Thursday, October 30, 2008

Alan Stevens - Manage Complexity with Agility

This session rocked!

Alan started out by pointing out that he is not an expert, just an enthusiast. His enthusiasm was self-evident and contagious.

He said that this session is about what has worked for him and encouraged us to avoid dogma and take what works for each of us.

The following are my key take-aways from Alan's session:

Iterations are about putting a heartbeat to your practice and about creating a constant velocity. (Don’t push out a whole bunch of stuff one month and nothing the next. ) These are great things to keep in mind. Here I am writing this weeks later realizing just how much I need to put this into practice.

Alan's Law
“Heroism is Failure” If you have to be a hero on a regular basis, something else is broken.

Short Horizon
If you're working with regular 2 or 4 week iterations, you have an emotional advantage: You know what you’re dealing with. If you're coding for months on end with no iterations, you can feel lost. Also, it gives you the chance for Frequent Course Corrections. Two to four weeks worth of “wrong work” is easier to correct than 6-9 months.

User Stories
Alan emphasized two points. First, user stories are Users' Goals in Users' Terms. They are not technical requirements. They are not about software or technology. They are the essence of the value they need us to deliver.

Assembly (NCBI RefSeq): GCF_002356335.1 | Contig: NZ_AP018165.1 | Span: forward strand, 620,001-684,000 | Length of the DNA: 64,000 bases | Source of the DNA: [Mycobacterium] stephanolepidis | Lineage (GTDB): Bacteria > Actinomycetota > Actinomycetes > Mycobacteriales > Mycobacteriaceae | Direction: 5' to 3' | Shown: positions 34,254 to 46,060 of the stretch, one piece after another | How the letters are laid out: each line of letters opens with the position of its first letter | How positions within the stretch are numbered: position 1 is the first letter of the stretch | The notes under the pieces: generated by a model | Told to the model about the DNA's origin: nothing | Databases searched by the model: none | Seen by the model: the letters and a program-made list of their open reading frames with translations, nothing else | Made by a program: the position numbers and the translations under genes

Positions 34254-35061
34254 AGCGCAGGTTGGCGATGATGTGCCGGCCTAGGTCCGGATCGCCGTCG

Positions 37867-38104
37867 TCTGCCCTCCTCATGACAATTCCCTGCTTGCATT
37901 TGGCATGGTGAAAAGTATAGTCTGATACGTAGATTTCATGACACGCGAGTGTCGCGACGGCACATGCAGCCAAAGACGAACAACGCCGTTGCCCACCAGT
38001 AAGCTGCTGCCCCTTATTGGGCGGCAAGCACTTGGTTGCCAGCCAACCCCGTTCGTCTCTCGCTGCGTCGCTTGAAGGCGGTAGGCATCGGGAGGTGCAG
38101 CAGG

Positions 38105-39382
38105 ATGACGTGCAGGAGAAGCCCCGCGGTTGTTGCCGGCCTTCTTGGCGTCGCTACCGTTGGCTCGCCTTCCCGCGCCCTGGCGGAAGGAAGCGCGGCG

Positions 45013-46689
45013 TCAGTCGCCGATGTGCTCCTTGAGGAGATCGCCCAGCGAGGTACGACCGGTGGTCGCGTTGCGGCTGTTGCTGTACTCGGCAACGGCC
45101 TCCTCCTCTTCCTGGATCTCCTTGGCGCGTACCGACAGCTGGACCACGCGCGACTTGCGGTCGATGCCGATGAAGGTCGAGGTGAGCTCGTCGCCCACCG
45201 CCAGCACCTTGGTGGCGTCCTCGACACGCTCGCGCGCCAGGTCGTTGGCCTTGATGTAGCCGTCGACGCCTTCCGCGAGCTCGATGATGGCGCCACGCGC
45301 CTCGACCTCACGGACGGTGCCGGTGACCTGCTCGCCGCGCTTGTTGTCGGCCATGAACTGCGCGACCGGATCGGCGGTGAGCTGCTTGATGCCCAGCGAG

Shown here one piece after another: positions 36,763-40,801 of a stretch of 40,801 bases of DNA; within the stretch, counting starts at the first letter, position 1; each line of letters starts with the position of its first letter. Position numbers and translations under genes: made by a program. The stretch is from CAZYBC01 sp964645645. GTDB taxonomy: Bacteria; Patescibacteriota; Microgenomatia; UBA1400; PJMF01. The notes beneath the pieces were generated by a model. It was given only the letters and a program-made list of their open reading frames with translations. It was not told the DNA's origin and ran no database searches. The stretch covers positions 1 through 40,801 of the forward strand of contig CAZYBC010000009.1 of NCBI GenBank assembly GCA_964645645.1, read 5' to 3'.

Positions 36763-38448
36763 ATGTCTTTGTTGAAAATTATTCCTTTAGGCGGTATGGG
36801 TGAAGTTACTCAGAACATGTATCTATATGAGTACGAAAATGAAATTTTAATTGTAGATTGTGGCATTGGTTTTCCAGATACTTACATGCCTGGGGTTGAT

For developers, it is a reminder of a future conversation – a to-do list.

Alan also suggested the following user stories template:
As a : (Role)
I want (something)
So that (benefit)

User stories allow us to avoid BDUF – Big Design Up Front.

The Last Responsible Moment
Defer decisions until the last responsible moment because that is when we have the most information. Don’t pretend you know things you don’t.

The next portion of Alan's session covered testing and dependency injection and he showed FoxUnit and FoxMock. I saw Alan cover these topics in very good detail last year at Southwest Fox and FoxForward.

Alan started his discussion of refactoring by asking "if" we refactor and what we do when we refactor. It seemed that the audience had a pretty good handle on refactoring. Alan reviewed some common elements of refactoring such as Code Smells. (a hint that something might be wrong in the code)

Alan made the point that you should Enable Change – if you’re afraid to change a piece of code, that’s a smell.

I jotted down a few additional quotes that I thought were worth sharing:

Work on your business not just in your business. - Michael Gerber
Value Developer Cycles over CPU cycles
Eliminate Waste
Prevention is the best cure.
Avoid Complacency

Finally Alan recommended a couple books that I need to add to my reading list:
The Pragmatic Programmer – Andrew Hunt and Dave Thomas
The Goal – Eliyahu M. Goldratt and Jeff Cox

This was one of the best sessions at Southwest Fox this year. I mentioned to Alan that I didn't think he needed to show any code and he countered that it is really important to show people how to test - that talking about it isn't enough. He's probably right about that.

What this session did for me was to help me focus on the bigger picture of best practices. There was a communal enthusiasm in this session - we all wanted to go out and code better, immediately.

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